Previous ethanol experience enhances synaptic plasticity of NMDA receptors in the ventral tegmental area.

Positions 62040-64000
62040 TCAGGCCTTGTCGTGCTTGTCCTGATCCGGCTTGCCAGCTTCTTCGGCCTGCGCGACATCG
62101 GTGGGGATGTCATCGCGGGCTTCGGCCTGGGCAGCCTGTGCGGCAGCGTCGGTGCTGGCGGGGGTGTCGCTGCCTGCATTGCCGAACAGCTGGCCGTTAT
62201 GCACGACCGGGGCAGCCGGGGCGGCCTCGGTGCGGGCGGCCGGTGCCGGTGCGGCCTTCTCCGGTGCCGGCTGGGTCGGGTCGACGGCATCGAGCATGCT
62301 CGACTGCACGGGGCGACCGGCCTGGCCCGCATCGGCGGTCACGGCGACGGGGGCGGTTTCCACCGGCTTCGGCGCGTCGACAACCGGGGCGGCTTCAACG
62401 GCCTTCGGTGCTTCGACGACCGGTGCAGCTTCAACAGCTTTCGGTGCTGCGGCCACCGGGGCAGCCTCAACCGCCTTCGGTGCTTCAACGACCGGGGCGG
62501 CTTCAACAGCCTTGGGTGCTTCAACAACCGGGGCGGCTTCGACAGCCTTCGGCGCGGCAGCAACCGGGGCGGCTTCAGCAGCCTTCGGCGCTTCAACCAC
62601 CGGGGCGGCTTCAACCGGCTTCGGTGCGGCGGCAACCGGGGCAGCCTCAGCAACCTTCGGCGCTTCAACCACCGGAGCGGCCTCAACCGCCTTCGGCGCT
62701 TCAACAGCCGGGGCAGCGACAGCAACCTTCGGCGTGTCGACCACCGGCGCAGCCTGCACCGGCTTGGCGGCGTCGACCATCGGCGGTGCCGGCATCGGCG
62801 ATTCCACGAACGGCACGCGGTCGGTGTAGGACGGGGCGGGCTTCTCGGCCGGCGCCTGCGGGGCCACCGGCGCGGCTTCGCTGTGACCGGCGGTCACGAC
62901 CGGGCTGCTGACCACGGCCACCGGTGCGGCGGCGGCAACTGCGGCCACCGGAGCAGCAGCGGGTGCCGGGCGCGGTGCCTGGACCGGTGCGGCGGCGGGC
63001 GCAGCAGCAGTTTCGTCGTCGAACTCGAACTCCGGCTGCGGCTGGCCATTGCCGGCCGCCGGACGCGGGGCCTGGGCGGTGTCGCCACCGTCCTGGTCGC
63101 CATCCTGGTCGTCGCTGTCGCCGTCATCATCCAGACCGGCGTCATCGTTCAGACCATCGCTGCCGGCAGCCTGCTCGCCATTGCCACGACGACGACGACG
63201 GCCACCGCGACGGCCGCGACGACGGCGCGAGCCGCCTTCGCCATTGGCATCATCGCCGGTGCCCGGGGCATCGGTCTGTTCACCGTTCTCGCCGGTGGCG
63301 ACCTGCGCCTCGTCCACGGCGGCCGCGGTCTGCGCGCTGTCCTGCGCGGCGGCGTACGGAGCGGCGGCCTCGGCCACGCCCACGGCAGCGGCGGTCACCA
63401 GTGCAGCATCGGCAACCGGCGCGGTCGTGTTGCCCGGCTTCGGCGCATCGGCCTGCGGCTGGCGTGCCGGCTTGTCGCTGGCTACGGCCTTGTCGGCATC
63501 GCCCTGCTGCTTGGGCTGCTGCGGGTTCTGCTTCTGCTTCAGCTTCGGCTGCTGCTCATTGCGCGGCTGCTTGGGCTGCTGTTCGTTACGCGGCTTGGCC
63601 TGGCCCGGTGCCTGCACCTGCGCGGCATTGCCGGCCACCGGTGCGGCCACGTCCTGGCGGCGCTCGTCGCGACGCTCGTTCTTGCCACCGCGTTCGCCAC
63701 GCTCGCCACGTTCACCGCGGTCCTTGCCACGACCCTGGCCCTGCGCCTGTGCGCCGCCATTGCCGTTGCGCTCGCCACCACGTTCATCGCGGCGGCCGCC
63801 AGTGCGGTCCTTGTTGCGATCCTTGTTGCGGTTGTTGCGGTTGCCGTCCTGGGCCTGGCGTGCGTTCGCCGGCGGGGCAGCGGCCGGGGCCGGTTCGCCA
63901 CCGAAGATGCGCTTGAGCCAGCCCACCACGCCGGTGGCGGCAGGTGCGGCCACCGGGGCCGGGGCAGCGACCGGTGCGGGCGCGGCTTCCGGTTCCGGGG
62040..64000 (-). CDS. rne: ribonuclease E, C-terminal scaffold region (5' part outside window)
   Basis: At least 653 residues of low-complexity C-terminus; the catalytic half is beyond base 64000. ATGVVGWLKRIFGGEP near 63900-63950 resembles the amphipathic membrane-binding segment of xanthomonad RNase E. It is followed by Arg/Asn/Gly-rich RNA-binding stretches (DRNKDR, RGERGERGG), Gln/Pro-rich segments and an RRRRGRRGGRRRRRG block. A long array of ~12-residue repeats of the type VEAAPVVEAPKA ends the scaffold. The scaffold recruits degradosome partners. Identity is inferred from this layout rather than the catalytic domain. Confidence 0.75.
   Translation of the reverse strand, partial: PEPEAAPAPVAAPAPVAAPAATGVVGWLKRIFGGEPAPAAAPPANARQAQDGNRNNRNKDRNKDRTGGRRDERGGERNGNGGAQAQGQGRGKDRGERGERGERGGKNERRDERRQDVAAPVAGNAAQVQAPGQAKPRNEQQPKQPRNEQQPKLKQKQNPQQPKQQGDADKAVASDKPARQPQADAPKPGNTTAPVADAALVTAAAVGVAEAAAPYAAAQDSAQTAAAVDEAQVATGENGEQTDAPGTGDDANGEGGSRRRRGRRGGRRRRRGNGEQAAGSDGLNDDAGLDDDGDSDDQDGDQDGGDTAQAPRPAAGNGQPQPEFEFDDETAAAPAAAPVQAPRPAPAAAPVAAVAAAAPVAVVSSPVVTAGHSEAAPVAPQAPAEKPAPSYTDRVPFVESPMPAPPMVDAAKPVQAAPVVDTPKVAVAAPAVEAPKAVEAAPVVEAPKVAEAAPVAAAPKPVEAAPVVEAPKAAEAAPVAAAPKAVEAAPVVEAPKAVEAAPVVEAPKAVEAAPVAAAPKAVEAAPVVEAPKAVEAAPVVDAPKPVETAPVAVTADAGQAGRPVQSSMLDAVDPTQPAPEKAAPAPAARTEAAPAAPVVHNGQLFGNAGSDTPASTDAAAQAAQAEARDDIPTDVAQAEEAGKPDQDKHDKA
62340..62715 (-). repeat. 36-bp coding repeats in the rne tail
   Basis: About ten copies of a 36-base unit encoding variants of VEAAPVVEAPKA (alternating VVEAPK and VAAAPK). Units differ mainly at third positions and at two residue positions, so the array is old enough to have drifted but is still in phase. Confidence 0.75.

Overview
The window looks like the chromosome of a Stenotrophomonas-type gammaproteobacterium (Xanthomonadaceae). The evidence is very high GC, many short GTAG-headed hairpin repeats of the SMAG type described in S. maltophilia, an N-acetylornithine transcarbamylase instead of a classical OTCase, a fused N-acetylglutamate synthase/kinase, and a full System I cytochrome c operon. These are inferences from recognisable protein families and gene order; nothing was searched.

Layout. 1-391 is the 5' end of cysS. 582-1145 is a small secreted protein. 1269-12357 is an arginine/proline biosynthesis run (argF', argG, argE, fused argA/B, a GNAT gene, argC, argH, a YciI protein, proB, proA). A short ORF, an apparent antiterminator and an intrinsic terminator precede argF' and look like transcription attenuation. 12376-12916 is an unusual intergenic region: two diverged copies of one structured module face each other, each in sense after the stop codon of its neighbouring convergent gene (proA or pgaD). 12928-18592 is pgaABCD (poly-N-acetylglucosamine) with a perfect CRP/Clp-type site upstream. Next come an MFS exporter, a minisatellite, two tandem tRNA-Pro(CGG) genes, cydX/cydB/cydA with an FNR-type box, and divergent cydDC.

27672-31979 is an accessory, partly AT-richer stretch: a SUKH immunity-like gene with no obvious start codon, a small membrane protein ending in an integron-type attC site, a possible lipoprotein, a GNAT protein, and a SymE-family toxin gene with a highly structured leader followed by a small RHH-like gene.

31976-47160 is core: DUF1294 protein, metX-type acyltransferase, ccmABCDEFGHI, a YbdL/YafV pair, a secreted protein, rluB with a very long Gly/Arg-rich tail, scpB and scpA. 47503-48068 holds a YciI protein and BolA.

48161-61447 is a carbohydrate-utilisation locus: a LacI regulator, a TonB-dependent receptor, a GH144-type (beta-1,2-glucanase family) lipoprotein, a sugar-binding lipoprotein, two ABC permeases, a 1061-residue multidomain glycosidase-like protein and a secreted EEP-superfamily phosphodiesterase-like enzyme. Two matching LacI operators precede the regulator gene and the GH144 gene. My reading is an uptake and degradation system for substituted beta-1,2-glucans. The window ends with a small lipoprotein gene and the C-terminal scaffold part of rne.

Synaptically released glutamate evokes slow IPSPs mediated by metabotropic glutamate receptors (mGluRs) in midbrain dopamine neurons. These mGluR IPSPs are caused by release of Ca(2+) from intracellular stores and subsequent activation of small-conductance Ca(2+)-activated K(+) channels (SK channels). To further investigate the intracellular mechanisms involved, the effect of photolyzing intracellular caged inositol 1,4,5-triphosphate (InsP(3)) on membrane conductance and intracellular Ca(2+) concentration ([Ca(2+)](i)) was examined in rat midbrain slices. Photolytic release of InsP(3) elicited a transient outward current and a sharp rise in [Ca(2+)](i) that lasted for approximately 5 sec. Apamin, a blocker of SK channels, abolished the InsP(3)-induced outward current without affecting the rise in [Ca(2+)](i). Depleting intracellular Ca(2+) stores with cyclopiazonic acid completely blocked both the outward current and the Ca(2+) transient elicited by InsP(3). InsP(3)-evoked Ca(2+) mobilization was not affected by blockade of ryanodine receptors with ruthenium red, whereas depleting ryanodine-sensitive Ca(2+) stores with ryanodine almost eliminated InsP(3)-induced Ca(2+) release. Increasing the size of intracellular Ca(2+) stores by means of prolonged depolarization added a late component to the outward current and a slow component to the rising phase of [Ca(2+)](i). These effects of depolarization were blocked by ruthenium red. These results show that InsP(3) activates SK channels by releasing Ca(2+) from InsP(3)-sensitive stores that also contain ryanodine receptors. Increasing intracellular Ca(2+) stores boosts InsP(3)-evoked responses by invoking Ca(2+)-induced Ca(2+) release through ryanodine receptors. This intracellular signaling pathway may play a significant role in regulating the excitability of midbrain dopamine neurons.